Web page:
Children's Oral Language Development
By Celia Genishi
The development of oral language is one of the child's most natural--and
impressive--accomplishments. This [Eric] digest presents an overview of
the process and mechanics of language development, along with implications
When and How Language is Learned
Almost all children learn the rules of their language at an early age
through use, and over time, without formal instruction. Thus one source
for learning must be genetic. Humans beings are born to speak; they have
an innate gift for figuring out the rules of the language used in their
environment. The environment itself is also a significant factor. Children
learn the specific variety of language (dialect) that the important people
around them speak.
Children do not, however, learn only by imitating those around them. We
know that children work through linguistic rules on their own because
they use forms that adults never use, such as "I goed there before"
or "I see your feets." Children eventually learn the conventional
forms, "went" and "feet", as they sort out for themselves
the exceptions to the rules of English syntax. As with learning to walk,
learning to talk requires time for development and practice in everyday
situations. Constant correction of a child's speech is usually unproductive.
Children seem born not just to speak, but also to interact socially. Even
before they use words, they use cries and gestures to convey meaning;
they often understand the meanings that others convey. The point of learning
language and interacting socially, then, is not to master rules, but to
make connections with other people and to make sense of experiences (Wells,
1986). In summary, language occurs through an interaction among genes
(which hold innate tendencies to communicate and be sociable), environment,
and the child's own thinking abilities.
When children develop abilities is always a difficult question to answer.
In general, children say their first words between 12 and 18 months of
age. They begin to use complex sentences by the age of 4 to 4 1/2 years.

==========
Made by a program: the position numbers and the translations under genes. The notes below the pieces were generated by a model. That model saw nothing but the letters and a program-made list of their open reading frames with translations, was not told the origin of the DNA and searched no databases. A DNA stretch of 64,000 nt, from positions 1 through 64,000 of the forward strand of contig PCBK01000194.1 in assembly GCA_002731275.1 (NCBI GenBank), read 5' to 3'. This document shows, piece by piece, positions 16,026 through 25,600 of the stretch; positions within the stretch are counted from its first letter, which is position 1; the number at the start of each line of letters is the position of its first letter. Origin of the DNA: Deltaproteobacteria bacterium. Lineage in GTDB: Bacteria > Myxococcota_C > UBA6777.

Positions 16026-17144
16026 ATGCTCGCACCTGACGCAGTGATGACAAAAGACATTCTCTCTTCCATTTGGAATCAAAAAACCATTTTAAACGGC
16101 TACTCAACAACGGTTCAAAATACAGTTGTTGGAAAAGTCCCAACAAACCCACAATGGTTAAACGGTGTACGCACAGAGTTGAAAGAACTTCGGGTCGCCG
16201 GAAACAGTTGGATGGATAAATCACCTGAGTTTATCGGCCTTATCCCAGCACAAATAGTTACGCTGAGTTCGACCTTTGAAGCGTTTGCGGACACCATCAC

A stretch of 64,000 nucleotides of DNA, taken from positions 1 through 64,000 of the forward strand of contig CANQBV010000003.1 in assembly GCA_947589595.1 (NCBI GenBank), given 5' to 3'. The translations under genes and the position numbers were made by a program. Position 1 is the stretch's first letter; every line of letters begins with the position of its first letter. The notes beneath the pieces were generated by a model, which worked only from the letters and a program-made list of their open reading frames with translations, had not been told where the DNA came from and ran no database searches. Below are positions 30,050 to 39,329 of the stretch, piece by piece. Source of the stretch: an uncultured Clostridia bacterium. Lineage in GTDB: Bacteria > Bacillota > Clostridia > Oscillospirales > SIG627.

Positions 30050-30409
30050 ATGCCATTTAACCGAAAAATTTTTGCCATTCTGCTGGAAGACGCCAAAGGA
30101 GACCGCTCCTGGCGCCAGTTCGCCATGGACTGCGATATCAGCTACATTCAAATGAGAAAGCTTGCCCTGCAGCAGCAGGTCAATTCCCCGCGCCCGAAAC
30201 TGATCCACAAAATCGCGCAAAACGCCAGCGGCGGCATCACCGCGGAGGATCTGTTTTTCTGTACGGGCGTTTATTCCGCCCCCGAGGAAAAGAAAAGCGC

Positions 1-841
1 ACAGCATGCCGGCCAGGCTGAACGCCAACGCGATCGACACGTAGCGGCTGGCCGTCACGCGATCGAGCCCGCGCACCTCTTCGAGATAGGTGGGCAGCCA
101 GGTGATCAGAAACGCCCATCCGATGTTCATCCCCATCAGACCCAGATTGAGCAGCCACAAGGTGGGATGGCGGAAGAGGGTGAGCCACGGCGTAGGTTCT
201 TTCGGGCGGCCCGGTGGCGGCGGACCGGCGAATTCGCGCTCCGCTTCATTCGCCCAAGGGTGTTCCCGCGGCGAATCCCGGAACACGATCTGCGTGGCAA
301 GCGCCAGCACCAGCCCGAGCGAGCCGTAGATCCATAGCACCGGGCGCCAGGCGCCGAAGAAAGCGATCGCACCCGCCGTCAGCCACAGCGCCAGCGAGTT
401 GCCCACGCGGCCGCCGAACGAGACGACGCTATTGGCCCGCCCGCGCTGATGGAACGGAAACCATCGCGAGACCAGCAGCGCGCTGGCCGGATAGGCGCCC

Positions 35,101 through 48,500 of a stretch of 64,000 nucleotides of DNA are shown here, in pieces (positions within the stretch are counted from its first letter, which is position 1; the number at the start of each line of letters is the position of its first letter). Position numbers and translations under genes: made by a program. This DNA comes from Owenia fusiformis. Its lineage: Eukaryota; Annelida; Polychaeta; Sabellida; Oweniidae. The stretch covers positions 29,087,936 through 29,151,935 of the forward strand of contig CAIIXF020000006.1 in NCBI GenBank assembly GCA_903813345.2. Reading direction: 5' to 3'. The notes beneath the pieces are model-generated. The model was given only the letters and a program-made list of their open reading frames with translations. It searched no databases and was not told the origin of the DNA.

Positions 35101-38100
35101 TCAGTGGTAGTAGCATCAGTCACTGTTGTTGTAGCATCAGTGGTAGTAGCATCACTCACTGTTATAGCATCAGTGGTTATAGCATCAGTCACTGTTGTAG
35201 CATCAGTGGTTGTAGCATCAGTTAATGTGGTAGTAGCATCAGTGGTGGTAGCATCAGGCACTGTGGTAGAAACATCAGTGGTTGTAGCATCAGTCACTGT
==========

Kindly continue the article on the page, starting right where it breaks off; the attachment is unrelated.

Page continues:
By the time they start kindergarten, children know most of the fundamentals
of their language, so that they are able to converse easily with someone
who speaks as they do (that is, in their dialect). As with other aspects
of development, language acquisition is not predictable. One child may
say her first word at 10 months, another at 20 months. One child may use
complex sentences at 5 1/2 years, another at 3 years.
Oral Language Components
Oral language, the complex system that relates sounds to meanings, is
made up of three components: the phonological, semantic, and syntactic
(Lindfors, 1987). The phonological component involves the rules for combining
sounds. Speakers of English, for example, know that an English word can
end, but not begin, with an "-ng" sound. We are not aware of
our knowledge of these rules, but our ability to understand and pronounce
English words demonstrates that we do know a vast number of rules.
The semantic component is made up of morphemes, the smallest units of
meaning that may be combined with each other to make up words (for example,
"paper" + "s" are the two morphemes that make up "papers"),
and sentences (Brown, 1973). A dictionary contains the semantic component
of a language, and reflects not just what words make up that language,
but also what words (and meanings) are important to the speakers of the
The syntactic component consists of the rules that enable us to combine
morphemes into sentences. As soon as a child uses two morphemes together,
as in "more cracker," she is using a syntactic rule about how
morphemes are combined to convey meaning. Like the rules making up the
other components, syntactic rules become increasingly complex as the child